Instead Ajay Gupta was 8000km away in eastern India, participating in a Hindu festival where he was giving a speech, providing evidence of his exit stamp on his passport and the flight plan of his private jet.
There is also a YouTube clip taken on July 29, the same day Daniels claimed to have met him alongside Deputy Minister of Public Enterprises Ben Martins, Salim Essa and Duduzane Zuma.
Martins has been subpoenaed to appear before the inquiry, a move he slammed in a statement from his office.
Gupta’s lawyer, Goitse Pilane, did not provide a link to the video, but a screenshot of the middle Gupta brother at the festival.
The letter, alongside another one from Ahmed Gani, also representing Ajay Gupta, stated that the Gupta family had been “wrongly implicated” in malfeasance by witnesses at the Eskom inquiry “through testimony and many documents before you”.
Instead Ajay Gupta offered to testify before the committee, saying that he and his brothers would be available to testify after January15, provided they were given questions from the committee before their appearance.
The inquiry is expected to resume by mid-January.
While the letters were being handed to members of Parliament’s public enterprises portfolio committee, the inquiry’s chairperson, Zukiswa Rantho, said she had been informed that there were members of the Hawks inside the Old Assembly chamber who had wanted to get her details.
This she viewed as suspicious and a form of intimidation, telling her colleagues that she was disturbed and could no longer go ahead with chairing the inquiry.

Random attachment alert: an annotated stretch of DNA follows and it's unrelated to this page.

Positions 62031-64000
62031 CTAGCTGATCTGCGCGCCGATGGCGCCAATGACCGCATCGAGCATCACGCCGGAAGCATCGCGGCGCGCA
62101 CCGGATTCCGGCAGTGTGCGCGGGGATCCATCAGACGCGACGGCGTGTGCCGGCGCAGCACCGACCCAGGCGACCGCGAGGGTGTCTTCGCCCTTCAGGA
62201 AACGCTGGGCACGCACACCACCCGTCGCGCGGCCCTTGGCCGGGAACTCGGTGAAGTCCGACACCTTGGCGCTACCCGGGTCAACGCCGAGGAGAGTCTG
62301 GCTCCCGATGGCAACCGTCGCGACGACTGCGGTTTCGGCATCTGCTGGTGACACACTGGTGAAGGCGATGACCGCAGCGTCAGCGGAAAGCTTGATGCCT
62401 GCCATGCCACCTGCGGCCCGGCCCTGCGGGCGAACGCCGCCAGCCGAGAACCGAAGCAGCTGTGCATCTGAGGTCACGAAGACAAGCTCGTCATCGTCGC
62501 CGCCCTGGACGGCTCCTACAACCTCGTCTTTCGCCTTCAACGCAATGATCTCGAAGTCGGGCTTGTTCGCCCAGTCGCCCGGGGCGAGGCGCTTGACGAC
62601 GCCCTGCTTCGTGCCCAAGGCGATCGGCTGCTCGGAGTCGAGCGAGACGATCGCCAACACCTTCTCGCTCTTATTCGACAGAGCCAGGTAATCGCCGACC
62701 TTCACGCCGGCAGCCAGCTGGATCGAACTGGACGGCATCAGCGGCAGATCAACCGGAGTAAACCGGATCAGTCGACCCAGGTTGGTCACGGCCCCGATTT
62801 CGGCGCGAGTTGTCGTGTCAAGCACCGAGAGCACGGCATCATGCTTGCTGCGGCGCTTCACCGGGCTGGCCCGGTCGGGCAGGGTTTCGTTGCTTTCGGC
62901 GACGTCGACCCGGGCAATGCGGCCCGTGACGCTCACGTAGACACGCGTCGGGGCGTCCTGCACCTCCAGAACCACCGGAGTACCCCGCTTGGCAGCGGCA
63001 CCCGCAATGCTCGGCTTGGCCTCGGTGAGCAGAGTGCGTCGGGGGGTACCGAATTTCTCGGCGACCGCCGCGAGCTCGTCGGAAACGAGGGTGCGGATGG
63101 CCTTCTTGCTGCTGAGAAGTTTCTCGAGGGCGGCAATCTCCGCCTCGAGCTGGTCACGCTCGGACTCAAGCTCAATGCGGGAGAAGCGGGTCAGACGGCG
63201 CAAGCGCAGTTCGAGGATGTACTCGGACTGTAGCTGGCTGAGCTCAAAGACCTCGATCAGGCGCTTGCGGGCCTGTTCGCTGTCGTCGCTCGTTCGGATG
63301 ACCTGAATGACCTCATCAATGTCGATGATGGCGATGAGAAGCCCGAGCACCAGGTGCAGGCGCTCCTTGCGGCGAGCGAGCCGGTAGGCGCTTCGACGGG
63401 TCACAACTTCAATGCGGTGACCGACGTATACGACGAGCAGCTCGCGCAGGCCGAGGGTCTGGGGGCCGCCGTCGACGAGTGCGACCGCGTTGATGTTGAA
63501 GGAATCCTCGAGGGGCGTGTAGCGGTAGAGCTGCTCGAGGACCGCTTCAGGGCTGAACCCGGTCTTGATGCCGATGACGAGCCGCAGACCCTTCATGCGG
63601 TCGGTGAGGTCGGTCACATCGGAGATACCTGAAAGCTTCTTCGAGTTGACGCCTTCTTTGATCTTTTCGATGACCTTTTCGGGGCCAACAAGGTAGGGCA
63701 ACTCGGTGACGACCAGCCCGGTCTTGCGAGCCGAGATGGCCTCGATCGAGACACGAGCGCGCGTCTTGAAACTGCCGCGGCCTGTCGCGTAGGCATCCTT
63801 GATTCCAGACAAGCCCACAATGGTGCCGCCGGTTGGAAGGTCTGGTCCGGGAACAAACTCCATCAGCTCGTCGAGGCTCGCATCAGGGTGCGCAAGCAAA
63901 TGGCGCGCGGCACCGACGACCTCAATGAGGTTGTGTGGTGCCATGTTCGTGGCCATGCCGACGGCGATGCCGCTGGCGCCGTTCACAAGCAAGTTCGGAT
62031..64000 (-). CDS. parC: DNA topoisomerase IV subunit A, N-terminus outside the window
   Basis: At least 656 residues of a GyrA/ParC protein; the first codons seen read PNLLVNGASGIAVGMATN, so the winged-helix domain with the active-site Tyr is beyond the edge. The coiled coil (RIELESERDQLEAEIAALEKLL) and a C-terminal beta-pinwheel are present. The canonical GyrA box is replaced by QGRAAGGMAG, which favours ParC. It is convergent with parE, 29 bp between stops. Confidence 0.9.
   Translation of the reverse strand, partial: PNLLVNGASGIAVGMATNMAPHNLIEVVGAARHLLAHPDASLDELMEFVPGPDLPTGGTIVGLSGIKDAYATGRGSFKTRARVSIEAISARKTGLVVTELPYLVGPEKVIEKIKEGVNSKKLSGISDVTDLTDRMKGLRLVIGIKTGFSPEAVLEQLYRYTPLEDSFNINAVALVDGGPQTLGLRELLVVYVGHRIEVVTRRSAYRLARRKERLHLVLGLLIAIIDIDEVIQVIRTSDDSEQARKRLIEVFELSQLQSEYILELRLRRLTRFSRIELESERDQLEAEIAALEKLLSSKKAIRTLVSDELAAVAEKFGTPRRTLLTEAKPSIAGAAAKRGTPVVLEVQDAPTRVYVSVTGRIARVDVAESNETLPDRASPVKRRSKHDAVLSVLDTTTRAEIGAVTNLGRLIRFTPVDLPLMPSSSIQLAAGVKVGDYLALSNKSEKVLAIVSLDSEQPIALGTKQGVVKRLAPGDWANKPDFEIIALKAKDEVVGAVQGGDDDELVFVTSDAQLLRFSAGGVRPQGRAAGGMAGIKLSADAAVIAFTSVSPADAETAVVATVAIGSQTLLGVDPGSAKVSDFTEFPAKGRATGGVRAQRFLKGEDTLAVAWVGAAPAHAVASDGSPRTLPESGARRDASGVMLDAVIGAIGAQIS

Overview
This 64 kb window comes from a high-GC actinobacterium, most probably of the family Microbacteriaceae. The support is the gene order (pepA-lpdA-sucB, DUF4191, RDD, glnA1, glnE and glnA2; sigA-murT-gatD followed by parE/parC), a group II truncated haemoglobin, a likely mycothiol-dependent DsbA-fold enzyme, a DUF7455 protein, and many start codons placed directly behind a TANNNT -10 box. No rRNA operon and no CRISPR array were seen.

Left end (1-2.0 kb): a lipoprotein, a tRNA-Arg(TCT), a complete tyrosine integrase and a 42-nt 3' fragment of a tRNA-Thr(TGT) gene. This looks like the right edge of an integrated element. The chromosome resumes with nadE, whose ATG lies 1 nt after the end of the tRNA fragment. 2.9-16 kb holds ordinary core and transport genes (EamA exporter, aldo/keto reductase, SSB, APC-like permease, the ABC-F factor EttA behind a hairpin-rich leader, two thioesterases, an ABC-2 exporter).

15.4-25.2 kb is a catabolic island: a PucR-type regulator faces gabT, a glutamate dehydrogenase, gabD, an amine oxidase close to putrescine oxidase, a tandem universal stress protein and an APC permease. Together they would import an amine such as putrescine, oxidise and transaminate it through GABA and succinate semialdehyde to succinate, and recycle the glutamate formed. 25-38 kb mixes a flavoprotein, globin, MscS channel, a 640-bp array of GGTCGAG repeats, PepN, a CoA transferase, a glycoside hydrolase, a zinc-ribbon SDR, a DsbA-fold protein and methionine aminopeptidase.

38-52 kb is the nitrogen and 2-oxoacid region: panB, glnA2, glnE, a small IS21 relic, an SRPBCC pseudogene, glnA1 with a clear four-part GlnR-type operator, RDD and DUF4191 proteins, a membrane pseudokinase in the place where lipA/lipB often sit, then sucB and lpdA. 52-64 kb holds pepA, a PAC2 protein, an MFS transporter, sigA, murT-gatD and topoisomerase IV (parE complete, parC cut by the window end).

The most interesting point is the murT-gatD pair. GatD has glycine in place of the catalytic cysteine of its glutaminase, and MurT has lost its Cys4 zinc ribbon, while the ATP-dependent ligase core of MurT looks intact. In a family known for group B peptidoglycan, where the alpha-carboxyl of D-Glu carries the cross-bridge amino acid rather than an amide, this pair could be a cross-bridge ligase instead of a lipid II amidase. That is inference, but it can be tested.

After a 15-minute break, MPs returned and Rantho was replaced in the chair by the chairperson of the committee, Lungi Mnganga-Gcabashe.
She said there had been a “misunderstanding” with the Hawks officers who had been at the meeting of Parliament’s standing committee on public accounts, which was probing matters related to corruption at Transnet.
“We want to apologise in the manner the matter (the Hawks' presence) was conveyed to the chairperson (Rantho) of the inquiry.
"It should have been done before the meeting started,” said Mnganga-Gcabashe.
Eskom acting board chairperson Zethemba Khoza told Parliament that the board had been proactive in dealing with corruption.
“As it is now, it is correct that most of the investigations taking place are over companies that are Gupta-related,” said Khoza.
He said several senior executives, including chief financial officer Anoj Singh, had been suspended.
“About three of them, I think five of them, are already on suspension on the basis of the findings of investigations,” Khoza said.
Speaking on the controversial “retirement” of former Eskom chief executive officer Brian Molefe in which he was paid a pension of R30million, Khoza said Molefe had submitted a resignation/retirement letter to the utility’s human resource department and to his office.
“What we know is that he submitted a retirement letter even though he said (in the media) it was a resignation. At our (board) meeting in November 2016, (former chairperson) Dr Ben Ngubane addressed us as if he (Molefe) had resigned,” said Khoza.
He said Molefe’s payout was not justifiable, considering that he had worked at the utility for less than 18 months.
The DA’s Natasha Mazzone asked Khoza, who had previously worked at Telkom, whether he had worked with Gupta-associated businessman Kuben Moodley.
Khoza denied that he had ever been business partners with Moodley, but confirmed that another Gupta associate, Mark Pamensky of Blue Label Communications, had signed an airtime contract with Telkom.